The new GOP-controlled House should take a second look at their promises to roll back the healthcare reforms initiated and pushed by U.S. President Barack Obama and passed by the last Congress. Why? Because such moves may end up hurting individuals, businesses (like contact centers) and the economy--contrary to these elected officials' claims that dismantling “Obamacare” will "help".
(Full disclosure here: my stepson is a paramedic crew chief for a major New Jersey hospital; my wife is a retired IS/IT manager for one of the United States’ largest healthcare providers)
The private-sector-based American health system is riddled with corporate administrative inefficiencies. Resources poured into plan setups, marketing, test and treatment approvals, customer service, billing and collections, the back-and-forthing between physicians and insurers (my old doctor in Manhattan cursed nearly every one of them) take away from providing timely, quality and compassionate care. While human beings don’t change when they change physicians and providers the standards of care do; there is no uniformity of treatment.
[Update: While the U.S. spends more on healthcare compared with other nations a huge chunk is wasted on administration. A 2003 article in the New England Journal of Medicine “Costs of Health Care Administration in the United States and Canada” reported that in 1999 the U.S. paid $1,059 per capita for bureaucracy compared with $307 in Canada. After exclusions it said administration accounted for 31 percent of health care expenditures in the United States but just 16.7 percent of health care expenditures in Canada The trend has been increasing and widening. The share of the U.S. health care labor force accounted for by administrative workers escalated from 18.2 percent in 1969 to 27.3 percent in 1999. In contrast the same expenses in Canada climbed from 16 percent in 1971 to just 19.1 percent in 1996. Both nations’ figures exclude insurance- industry personnel.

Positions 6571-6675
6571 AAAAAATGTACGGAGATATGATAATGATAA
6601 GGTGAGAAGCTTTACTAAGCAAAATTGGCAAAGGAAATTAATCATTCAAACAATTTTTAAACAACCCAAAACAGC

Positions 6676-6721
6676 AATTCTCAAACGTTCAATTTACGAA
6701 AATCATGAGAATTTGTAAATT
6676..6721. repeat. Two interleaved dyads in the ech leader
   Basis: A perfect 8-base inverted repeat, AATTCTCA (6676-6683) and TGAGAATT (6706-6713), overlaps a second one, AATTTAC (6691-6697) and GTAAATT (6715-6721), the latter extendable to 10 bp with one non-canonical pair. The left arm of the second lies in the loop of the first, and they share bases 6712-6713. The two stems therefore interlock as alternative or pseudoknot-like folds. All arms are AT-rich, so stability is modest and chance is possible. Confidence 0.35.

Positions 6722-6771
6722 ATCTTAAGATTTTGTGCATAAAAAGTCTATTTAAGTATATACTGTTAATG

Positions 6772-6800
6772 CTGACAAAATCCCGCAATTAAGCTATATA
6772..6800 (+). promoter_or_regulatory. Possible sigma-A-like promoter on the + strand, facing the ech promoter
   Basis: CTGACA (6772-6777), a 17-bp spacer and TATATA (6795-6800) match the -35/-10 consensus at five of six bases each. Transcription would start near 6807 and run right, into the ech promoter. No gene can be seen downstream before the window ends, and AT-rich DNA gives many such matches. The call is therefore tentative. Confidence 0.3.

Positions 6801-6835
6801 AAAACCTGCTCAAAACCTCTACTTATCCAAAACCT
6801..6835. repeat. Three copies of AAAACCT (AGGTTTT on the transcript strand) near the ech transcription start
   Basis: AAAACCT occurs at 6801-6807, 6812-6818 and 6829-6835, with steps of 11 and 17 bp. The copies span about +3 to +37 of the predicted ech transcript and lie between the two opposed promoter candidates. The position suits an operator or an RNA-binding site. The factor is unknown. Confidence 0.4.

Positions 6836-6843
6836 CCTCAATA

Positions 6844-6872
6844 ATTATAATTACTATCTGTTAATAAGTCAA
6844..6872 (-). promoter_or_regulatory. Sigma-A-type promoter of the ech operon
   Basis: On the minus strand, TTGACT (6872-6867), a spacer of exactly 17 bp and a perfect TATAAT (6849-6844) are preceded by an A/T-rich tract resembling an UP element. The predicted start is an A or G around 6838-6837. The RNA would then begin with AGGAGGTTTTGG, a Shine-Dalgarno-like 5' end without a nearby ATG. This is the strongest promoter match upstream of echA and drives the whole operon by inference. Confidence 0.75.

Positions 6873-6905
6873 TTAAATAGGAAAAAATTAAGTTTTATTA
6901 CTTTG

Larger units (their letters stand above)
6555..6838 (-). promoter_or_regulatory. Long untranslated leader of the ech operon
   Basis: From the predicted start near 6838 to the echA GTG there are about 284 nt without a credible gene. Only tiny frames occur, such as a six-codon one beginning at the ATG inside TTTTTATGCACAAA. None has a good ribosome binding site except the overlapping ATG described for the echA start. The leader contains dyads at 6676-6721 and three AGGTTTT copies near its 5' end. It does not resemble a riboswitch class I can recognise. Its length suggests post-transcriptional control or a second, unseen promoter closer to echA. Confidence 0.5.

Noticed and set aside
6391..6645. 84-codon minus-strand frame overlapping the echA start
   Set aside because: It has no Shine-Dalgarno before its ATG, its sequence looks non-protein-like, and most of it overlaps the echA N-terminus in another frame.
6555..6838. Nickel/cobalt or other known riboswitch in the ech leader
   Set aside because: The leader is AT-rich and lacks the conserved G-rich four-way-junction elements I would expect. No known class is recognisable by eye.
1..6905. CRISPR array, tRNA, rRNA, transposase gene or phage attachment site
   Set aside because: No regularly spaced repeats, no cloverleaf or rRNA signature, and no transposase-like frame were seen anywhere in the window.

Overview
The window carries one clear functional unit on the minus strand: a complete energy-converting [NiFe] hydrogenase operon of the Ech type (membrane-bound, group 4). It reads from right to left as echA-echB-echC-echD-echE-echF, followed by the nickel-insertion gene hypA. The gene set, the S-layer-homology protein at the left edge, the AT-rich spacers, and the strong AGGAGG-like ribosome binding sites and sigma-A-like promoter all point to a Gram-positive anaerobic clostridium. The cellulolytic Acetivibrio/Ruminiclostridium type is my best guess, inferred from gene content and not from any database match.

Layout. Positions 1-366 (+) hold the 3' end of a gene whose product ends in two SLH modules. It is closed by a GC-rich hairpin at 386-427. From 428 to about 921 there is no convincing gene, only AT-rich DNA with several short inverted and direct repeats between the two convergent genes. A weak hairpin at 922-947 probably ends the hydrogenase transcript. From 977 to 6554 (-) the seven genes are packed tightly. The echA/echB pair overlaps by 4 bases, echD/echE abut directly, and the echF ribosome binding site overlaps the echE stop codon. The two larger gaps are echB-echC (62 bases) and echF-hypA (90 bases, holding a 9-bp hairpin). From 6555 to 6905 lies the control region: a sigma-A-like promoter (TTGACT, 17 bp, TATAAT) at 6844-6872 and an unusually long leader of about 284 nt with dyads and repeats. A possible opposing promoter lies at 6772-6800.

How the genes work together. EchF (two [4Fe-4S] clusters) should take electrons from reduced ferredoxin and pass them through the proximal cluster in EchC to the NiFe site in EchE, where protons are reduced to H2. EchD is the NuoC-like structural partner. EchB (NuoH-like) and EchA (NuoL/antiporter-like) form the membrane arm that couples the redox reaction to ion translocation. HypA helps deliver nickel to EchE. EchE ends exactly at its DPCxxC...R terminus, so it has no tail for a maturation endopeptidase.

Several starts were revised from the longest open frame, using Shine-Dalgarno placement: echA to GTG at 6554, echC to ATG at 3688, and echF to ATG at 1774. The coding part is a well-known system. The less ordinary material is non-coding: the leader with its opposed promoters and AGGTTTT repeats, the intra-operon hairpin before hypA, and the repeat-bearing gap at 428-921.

(Contrary to myth Canada’s system is not national but provincially managed but with partial national funding and reports Wikipedia is not “socialized medicine” but more like social insurance: doctors are private and bill the provincial governments.)
“A large sum might be saved in the United States if administrative costs could be trimmed by implementing a Canadian-style health care system,” said the report.
I can vouch for that; I have lived in both countries. In some provinces you are billed monthly for premiums, in Ontario it is taken from your taxes but in both instances you show your card and that’s it. No messing about with HMOs and PPOs and provider networks.
No wonder the American health insurance lobby fought against “Obamacare” and its failed predecessor “Clintoncare”. The business of sickness and dying is booming as the Baby Boomers creak and totter into oblivion. As a media type and political scientist I admire how this industry cynically manipulated the American rugged individualism ideology to convince many Americans to oppose such care—especially those who would benefit the most, like the famous sign “government get your hands off my Medicare”. Hello, and who is providing Medicare??? ]